Private Equity Funds. The FAQs contain unfavorable news for private equity funds and their portfolio companies. First, private equity funds themselves will not be eligible for loans under the Program. Based upon Small Business Administration (SBA) regulations with respect to PPP loans, private equity funds are deemed to be primarily engaged in investment or speculation. This made them ineligible for PPP loans, and also makes them ineligible for loans under the Program. At the same time, SBA affiliation rules will apply to the portfolio companies of private equity funds. Therefore, if sufficient control exists, a portfolio company will have to aggregate the number of employees and 2019 annual revenues of the portfolio company itself with those of the private equity fund’s other portfolio companies to determine whether it meets the employment and annual revenue limitations of the Program (maximum of 15,000 employees and $5 billion in revenue). This may make it difficult for portfolio companies to remain within those limitations. Since affiliated group members can only participate in one type of Main Street facility, even if the limitations can be met on an aggregated basis it may be difficult to determine which type of facility will be best to use, since it is likely that not all portfolio companies will be able to qualify for the same type of facility and the private equity fund may not have sufficient control over each of its portfolio companies to dictate a uniform approach to choosing one facility.
Unavailability of Other Credit. The FAQs, and the Borrower Certifications, added a new certification requirement that had not previously been disclosed. The Main Street Lending Program has been established under regulations governing the Federal Reserve that allow the Federal Reserve, in the case of an emergency, to extend credit to entities that are not depositary institutions. One of the requirements of the regulations is that participants in such a program must be unable to secure adequate credit accommodations from other banking institutions. Accordingly, a certification to that effect has been included in the Borrower Certifications. The Federal Reserve has provided some leeway on this in the FAQs, which state that in order to make the certification it is not necessary to show that no credit is available at all from other sources. Instead, the certification may be made if the amount, price or terms of credit available from other sources are inadequate for the borrower’s needs during the current unusual and exigent circumstances. Borrowers are not required to show that they have been denied credit by other lenders or to document that the amount, price or terms of credit available elsewhere are inadequate. While this provision is not very precise, we believe it signals that the Federal Reserve is not intending to take a hard line on this certification. Still, as we saw with the PPP, political pressure may lead to changes in how certifications relating to the need for these types of emergency loans are viewed. It would be prudent for a borrower under the Program to have an understanding of what kind of credit might be available to it and the terms on which it might be able to borrow in the current market. At a minimum, it may be helpful to contact your usual lenders to try to get indicative terms and keep a detailed summary of those conversations in your files. In addition, borrowers should ensure that their governing body’s minutes and discussions that authorize the entity to enter into the Program clearly document the inadequacy of other credit sources.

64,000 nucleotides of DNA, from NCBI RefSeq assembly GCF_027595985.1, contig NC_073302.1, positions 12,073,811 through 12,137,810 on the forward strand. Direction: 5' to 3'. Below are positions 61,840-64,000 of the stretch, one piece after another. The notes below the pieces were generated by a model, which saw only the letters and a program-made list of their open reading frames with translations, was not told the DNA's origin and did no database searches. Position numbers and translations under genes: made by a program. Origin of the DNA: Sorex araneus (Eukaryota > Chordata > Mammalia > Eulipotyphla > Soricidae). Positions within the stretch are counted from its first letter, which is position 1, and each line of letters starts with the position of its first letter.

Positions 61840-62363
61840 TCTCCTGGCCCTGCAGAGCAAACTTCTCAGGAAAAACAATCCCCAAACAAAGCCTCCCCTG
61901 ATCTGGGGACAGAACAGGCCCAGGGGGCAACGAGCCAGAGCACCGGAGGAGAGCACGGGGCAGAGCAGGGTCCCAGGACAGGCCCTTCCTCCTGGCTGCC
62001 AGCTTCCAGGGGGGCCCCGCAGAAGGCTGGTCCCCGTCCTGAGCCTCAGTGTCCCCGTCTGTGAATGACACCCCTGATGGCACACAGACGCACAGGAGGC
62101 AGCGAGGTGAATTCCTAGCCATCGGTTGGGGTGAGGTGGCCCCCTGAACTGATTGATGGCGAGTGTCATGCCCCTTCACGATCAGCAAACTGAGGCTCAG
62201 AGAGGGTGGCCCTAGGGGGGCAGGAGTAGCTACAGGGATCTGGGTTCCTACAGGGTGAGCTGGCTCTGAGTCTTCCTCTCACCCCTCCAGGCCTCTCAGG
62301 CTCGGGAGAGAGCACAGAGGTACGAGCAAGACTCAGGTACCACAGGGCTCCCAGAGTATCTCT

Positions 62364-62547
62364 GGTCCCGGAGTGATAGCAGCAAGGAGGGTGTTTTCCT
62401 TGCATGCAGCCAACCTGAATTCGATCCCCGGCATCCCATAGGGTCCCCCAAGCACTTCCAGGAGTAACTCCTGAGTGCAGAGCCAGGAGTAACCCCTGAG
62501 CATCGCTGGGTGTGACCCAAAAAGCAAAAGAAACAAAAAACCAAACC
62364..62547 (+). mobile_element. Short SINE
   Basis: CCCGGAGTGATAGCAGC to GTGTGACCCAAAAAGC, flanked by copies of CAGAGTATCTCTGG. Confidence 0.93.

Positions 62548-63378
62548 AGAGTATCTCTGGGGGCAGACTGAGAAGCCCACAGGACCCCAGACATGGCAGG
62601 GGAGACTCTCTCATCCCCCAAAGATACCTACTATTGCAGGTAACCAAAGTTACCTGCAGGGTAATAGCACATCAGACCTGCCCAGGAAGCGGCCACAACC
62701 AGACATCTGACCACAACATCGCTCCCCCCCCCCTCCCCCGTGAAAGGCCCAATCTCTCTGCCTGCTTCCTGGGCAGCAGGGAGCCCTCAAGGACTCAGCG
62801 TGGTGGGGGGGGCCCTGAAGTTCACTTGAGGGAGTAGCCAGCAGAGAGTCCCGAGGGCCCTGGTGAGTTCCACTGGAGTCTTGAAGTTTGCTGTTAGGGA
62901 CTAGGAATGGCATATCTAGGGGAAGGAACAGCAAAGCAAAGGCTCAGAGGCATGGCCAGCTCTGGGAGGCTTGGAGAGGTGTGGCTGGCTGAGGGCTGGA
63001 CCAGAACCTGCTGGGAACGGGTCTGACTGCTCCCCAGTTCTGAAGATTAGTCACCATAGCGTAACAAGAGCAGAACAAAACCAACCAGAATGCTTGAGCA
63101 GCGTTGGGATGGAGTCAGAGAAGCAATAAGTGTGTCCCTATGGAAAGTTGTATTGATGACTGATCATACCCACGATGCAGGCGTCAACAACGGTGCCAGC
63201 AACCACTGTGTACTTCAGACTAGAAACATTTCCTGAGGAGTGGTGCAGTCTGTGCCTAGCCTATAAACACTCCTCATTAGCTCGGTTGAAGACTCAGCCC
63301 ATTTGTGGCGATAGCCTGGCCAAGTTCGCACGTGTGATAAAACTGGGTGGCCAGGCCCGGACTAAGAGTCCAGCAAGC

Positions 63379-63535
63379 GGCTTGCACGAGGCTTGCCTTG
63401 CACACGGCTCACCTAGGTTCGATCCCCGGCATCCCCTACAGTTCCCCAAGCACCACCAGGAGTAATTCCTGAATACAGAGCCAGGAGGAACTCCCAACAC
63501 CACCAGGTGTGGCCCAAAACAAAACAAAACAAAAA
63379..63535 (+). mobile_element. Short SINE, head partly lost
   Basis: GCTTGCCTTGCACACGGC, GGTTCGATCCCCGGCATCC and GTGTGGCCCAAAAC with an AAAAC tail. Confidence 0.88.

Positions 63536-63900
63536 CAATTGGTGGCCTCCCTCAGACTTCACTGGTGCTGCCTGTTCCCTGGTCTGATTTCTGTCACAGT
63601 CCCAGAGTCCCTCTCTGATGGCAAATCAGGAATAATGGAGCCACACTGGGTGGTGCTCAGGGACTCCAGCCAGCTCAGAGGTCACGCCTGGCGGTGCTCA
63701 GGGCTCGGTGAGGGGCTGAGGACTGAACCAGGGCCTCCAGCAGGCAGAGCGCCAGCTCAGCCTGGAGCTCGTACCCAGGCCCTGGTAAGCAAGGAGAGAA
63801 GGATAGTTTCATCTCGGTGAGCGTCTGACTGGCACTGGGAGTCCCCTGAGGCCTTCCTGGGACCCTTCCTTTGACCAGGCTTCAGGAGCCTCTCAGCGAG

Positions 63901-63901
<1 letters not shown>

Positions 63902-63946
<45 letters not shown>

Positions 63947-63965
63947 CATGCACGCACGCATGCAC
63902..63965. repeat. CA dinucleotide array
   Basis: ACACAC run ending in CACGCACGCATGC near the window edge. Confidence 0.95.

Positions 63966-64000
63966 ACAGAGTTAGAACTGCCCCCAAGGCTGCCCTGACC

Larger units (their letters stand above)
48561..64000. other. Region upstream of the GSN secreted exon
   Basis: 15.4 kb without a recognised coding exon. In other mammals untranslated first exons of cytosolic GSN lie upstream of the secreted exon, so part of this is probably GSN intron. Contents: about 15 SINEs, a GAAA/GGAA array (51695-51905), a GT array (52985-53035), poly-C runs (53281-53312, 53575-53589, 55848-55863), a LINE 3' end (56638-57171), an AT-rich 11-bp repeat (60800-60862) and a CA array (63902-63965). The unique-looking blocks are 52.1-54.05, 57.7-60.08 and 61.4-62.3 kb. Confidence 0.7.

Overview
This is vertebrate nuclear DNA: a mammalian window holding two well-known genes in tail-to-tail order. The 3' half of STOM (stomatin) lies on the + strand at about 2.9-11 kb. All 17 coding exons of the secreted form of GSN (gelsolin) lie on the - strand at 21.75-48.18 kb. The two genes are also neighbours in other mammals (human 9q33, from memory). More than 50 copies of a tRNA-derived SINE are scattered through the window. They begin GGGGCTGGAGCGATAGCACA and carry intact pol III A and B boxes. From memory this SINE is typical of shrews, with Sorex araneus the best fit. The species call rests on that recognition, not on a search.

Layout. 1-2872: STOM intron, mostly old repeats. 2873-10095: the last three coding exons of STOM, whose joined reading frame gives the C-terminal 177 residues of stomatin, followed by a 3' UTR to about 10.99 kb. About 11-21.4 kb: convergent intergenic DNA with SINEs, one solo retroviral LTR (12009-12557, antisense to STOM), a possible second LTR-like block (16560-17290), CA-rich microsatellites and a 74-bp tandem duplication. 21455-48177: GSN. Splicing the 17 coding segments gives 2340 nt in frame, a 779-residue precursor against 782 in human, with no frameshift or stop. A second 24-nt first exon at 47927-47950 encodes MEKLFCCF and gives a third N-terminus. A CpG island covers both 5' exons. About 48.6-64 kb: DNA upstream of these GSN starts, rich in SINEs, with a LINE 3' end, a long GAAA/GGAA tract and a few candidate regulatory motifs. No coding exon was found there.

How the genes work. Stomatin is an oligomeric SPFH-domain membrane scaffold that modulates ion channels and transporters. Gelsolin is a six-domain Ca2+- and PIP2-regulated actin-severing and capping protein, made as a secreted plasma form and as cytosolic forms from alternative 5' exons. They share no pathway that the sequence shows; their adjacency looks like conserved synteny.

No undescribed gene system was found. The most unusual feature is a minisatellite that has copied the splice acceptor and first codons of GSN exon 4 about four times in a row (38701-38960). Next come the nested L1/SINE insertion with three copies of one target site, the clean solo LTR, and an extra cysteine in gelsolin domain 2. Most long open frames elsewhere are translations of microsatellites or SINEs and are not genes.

Guidance for Lenders. The new form documents and their accompanying instructions will be very useful to lenders as they prepare to register for the program and commence making loans. In addition, the FAQs contain helpful information on a number of topics, including accounting and regulatory treatment of the loans and “know your client” requirements for existing clients. Appendices to the FAQs that detail specific covenants, events of default and financial reporting that will be required for Program loans are a useful guide to lenders as they prepare their loan documentation.
The new guidance from the Federal Reserve demonstrates a measured and thought-out approach to implementing the Main Street Lending Program. While some commentators have noted that the Federal Reserve’s cautious approach makes it unlikely that the Program will be of much help to small businesses, we believe the professionalism demonstrated by the Federal Reserve’s actions to date may make it easier to get funding in an orderly manner to mid-market and lower-mid-market companies that are facing financial difficulties due to the pandemic.